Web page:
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DOES v. WHITMER (2023)

United States Court of Appeals, Sixth Circuit.

John DOES 1–5, Plaintiffs-Appellants, v. Gretchen WHITMER; Richard Dale Snyder; Joseph Gaspar; Kriste Kibbey Etue, Defendants-Appellees.

No. 22-1925

Decided: May 30, 2023

Before: BOGGS, McKEAGUE, and THAPAR, Circuit Judges. ARGUED: Paul Matouka, OLIVER LAW GROUP, P.C., Troy, Michigan, for Appellants. Scott L. Damich, OFFICE OF THE MICHIGAN ATTORNEY GENERAL, Lansing, Michigan, for Appellees. ON BRIEF: Paul Matouka, Alyson Oliver, OLIVER LAW GROUP, P.C., Troy, Michigan, for Appellants. Scott L. Damich, OFFICE OF THE MICHIGAN ATTORNEY GENERAL, Lansing, Michigan, for Appellees.


Five sex offenders allege that the Michigan State Police (MSP) continued to enforce provisions of Michigan's Sex Offender Registration Act (SORA) against them even after federal courts declared those provisions unconstitutional. In this 42 U.S.C. § 1983 action, the plaintiffs seek damages from high-ranking Michigan officials, alleging that they oversaw and failed to stop the police's unconstitutional actions. The district court dismissed the complaint on various grounds, including sovereign immunity, and the plaintiffs appealed. We affirm, but on different grounds than the district court. The district court properly granted the motion to dismiss because the plaintiffs fail to state a claim of supervisory liability.


Michigan passed SORA in 1994, then amended it twice: in 2006 and again in 2011. SORA and its amendments imposed a variety of obligations on Michigan sex offenders, including registration requirements, restrictions on living and working in a school zone, and reporting requirements. Michigan retroactively imposed these obligations, including those contained in the amendments, on offenders convicted before 2006 and 2011.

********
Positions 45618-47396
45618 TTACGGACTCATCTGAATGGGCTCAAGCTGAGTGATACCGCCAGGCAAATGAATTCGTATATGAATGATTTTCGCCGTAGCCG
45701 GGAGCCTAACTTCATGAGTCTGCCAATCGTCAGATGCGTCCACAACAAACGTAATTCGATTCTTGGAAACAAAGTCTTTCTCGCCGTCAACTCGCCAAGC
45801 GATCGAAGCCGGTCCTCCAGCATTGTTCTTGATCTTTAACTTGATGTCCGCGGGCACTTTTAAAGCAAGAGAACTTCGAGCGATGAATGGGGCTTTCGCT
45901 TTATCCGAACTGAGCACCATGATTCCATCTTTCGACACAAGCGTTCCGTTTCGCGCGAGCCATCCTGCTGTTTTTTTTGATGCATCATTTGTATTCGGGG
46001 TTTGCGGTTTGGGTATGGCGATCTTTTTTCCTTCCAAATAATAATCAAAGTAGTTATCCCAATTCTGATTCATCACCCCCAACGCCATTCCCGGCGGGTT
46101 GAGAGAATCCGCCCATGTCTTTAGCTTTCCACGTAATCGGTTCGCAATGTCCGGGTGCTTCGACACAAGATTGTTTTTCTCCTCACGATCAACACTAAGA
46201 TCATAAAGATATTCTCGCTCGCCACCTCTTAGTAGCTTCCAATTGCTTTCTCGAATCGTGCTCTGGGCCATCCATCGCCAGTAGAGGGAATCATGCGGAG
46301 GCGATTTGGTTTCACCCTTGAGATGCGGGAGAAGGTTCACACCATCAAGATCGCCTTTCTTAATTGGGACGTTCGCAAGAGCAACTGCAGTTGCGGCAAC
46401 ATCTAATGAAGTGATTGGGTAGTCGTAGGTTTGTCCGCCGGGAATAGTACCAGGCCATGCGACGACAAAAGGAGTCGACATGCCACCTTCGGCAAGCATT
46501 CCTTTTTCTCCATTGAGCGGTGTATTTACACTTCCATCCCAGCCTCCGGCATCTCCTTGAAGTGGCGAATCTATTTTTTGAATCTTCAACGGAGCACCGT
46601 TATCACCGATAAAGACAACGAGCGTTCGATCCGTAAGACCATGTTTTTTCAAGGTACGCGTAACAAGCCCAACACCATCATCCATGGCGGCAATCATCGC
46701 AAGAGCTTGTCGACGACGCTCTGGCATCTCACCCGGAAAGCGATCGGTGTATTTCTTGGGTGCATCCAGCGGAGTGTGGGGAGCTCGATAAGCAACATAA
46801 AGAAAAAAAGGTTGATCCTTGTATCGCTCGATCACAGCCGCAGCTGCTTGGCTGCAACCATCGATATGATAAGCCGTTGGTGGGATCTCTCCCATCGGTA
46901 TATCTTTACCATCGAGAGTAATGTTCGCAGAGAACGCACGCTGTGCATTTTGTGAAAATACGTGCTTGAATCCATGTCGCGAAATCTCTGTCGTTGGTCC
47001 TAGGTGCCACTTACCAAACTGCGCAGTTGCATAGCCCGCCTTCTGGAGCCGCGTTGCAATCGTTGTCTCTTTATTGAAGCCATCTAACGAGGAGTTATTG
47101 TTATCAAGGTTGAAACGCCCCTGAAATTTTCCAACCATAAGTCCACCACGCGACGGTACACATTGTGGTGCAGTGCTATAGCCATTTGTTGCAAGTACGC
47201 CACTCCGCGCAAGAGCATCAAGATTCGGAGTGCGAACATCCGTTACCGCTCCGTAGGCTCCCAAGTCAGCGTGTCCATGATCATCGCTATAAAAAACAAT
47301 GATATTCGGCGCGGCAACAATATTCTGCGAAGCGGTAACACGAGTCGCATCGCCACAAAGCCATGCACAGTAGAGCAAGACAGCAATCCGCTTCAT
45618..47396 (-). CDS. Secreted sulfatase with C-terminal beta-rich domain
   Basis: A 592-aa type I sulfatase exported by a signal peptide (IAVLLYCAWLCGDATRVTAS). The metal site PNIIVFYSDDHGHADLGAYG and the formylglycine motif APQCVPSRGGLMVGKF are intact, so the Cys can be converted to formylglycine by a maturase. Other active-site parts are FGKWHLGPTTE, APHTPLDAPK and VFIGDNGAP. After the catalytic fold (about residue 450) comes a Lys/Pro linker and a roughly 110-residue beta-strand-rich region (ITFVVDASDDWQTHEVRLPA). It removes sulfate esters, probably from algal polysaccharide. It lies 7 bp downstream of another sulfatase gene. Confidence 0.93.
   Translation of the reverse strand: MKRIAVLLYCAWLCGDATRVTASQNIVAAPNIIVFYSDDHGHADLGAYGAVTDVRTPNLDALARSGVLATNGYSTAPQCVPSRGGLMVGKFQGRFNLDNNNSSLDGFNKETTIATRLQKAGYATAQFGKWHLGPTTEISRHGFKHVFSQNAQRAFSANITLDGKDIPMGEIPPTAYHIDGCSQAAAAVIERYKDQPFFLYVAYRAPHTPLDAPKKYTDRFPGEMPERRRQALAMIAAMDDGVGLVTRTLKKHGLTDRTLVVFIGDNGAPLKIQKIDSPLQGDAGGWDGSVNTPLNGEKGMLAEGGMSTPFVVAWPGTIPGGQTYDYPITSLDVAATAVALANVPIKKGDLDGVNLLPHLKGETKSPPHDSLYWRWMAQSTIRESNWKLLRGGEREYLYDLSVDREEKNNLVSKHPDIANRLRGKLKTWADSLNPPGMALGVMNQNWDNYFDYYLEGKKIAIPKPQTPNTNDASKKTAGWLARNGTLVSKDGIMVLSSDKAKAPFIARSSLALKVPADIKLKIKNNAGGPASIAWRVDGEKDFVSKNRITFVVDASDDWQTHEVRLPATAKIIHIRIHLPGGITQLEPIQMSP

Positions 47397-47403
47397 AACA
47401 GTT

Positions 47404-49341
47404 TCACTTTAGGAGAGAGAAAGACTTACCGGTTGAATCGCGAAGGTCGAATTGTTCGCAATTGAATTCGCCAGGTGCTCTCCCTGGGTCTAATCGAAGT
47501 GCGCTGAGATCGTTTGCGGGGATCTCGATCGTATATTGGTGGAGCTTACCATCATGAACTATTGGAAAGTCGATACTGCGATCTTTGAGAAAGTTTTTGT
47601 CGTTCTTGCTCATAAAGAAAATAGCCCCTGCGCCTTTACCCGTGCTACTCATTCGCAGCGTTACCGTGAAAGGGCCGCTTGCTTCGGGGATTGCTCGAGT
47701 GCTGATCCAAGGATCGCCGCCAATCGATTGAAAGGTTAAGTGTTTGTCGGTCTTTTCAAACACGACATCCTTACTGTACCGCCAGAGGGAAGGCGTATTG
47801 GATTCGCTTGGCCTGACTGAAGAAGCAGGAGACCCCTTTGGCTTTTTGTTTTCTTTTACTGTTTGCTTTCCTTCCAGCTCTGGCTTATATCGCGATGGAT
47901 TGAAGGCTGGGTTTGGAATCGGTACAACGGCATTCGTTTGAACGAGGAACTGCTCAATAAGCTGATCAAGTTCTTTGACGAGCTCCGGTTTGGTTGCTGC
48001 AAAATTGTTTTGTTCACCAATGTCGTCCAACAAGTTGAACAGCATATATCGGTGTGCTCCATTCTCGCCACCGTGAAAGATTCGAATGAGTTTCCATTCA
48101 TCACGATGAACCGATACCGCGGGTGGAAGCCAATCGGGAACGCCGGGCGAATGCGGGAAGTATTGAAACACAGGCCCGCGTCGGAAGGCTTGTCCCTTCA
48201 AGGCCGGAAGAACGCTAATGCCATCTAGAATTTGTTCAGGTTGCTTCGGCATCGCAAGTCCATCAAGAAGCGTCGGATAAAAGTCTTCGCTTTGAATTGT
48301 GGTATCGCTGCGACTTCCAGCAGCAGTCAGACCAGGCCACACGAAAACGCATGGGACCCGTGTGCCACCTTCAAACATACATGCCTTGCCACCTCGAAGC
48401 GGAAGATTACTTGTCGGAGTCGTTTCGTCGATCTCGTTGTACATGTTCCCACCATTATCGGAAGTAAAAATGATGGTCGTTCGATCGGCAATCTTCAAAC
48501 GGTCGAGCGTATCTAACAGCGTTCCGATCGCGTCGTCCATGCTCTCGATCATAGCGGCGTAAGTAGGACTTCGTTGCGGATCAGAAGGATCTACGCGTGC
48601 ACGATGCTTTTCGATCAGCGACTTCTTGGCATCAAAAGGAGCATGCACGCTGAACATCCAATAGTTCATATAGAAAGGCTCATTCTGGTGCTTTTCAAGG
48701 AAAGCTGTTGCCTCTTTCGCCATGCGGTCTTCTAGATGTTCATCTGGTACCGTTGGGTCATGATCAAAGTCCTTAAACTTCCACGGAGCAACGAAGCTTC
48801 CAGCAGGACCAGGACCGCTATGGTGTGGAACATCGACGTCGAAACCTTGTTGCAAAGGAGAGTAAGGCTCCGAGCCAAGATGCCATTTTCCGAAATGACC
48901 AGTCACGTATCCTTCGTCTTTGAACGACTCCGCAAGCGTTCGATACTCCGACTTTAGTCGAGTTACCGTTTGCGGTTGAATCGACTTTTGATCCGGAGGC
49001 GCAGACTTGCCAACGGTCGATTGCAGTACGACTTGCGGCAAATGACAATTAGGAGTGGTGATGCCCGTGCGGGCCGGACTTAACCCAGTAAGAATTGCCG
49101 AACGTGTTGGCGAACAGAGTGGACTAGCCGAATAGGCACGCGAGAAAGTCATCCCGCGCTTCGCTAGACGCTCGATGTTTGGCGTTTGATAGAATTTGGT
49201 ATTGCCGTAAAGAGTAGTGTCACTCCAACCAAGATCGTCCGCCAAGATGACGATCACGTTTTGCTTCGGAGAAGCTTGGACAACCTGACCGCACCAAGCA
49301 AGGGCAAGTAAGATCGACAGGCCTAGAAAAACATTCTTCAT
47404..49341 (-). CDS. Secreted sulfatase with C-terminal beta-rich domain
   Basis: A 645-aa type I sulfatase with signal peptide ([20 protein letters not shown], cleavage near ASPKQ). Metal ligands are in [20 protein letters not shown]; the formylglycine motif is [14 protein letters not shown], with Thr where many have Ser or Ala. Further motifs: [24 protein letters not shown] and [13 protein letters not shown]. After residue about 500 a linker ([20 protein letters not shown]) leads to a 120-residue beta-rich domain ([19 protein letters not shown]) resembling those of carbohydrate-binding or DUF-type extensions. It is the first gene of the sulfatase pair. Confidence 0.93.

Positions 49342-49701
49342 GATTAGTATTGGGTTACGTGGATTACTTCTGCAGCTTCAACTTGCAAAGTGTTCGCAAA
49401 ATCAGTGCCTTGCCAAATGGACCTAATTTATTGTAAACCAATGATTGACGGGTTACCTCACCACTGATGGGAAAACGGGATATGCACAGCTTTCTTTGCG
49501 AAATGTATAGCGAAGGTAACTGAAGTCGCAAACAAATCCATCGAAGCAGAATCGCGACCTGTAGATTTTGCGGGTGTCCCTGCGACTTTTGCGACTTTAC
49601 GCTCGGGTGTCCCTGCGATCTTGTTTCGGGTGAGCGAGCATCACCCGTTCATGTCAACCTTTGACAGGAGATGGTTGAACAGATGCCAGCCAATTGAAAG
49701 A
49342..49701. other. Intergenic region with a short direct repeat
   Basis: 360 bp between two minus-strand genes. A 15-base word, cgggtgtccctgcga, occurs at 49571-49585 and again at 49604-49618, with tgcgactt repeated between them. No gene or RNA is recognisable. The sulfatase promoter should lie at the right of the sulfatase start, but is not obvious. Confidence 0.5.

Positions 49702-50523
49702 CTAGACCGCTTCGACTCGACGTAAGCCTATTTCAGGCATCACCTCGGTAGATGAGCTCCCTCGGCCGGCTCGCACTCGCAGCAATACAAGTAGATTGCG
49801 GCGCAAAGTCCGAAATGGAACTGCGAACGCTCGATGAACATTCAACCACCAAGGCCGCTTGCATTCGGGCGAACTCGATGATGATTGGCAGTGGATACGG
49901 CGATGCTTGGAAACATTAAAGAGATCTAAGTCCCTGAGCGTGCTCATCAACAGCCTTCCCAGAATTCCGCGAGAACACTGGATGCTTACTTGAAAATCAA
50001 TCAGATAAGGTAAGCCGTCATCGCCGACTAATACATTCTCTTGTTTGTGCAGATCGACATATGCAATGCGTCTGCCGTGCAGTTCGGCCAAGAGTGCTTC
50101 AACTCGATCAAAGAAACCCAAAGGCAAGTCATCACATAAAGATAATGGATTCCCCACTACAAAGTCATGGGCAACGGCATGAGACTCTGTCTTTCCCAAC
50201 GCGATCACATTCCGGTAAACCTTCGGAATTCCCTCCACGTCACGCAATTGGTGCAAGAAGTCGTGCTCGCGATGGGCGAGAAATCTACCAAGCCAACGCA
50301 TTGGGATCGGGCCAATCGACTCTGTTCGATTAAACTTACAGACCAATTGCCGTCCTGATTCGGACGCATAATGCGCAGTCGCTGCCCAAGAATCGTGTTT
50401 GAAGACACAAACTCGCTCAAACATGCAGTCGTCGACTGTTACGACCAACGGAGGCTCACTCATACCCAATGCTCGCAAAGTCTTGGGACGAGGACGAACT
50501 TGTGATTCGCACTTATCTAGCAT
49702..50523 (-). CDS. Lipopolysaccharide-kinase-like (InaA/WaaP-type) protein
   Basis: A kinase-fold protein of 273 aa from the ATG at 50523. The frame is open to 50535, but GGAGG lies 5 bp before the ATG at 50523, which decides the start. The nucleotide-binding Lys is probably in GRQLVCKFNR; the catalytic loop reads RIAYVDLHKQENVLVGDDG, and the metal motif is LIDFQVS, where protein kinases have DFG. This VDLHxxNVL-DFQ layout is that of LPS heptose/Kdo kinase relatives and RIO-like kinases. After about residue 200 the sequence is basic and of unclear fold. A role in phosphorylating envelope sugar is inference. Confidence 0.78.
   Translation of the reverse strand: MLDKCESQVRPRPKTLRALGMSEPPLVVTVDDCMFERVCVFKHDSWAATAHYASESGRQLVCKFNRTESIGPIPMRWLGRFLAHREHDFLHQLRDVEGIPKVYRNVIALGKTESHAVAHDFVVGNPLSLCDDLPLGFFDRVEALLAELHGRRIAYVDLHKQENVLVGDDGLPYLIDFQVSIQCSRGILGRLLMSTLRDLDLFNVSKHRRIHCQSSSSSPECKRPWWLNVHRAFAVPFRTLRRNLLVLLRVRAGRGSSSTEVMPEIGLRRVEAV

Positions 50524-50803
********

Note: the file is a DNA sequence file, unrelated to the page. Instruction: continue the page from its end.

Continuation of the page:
In two previous suits, two sets of plaintiffs claimed that SORA was unconstitutional. In the first suit, filed in March 2012, four plaintiffs sought declaratory and injunctive relief. John Does 1–4 v. Snyder (Does I), 932 F. Supp. 2d 803, 807 (E.D. Mich. 2013). The district court held at the motion-to-dismiss stage that: (1) plaintiffs plausibly stated a claim that the school-zone provisions and some reporting requirements were unconstitutionally vague, in violation of the Fourteenth Amendment; (2) plaintiffs plausibly stated a claim that some of SORA's reporting requirements violated the First Amendment; and (3) the retroactive application of SORA amendments did not violate the Ex Post Facto Clause. Id. at 814, 821–23. We reversed, holding that retroactive application of SORA did violate the Ex Post Facto Clause. Does #1–5 v. Snyder (Does I on appeal), 834 F.3d 696, 706 (6th Cir. 2016). But we did not address the other constitutional issues. Ibid.

Days after our decision, in August 2016, a second set of plaintiffs filed a class action challenging SORA on the same constitutional grounds as those raised by the plaintiffs in Does I. Doe v. Snyder (Does II), 449 F. Supp. 3d 719 (E.D. Mich. 2020). In February 2020, the district court granted summary judgment in favor of the plaintiffs, holding that: (1) retroactive application of any SORA provision violated the Ex Post Facto Clause; (2) the school-zone provisions and some reporting requirements were unconstitutionally vague; and (3) some of the reporting requirements violated the First Amendment. Id. at 735–36. But the district court delayed entry of final judgment, first giving the parties a month to formulate a proposed form of judgment, and then entering an interim order to provide a temporary solution during the COVID-19 pandemic. Doe v. Snyder, 606 F. Supp. 3d 608, 613 (E.D. Mich. 2021). While this interim order was in effect, Michigan passed a new (fourth) version of SORA, which became effective on March 24, 2021. Ibid. This new SORA removed or modified the provisions that Does II had declared unconstitutional. 1 Ibid. On August 4, 2021, the district court entered final judgment in Does II.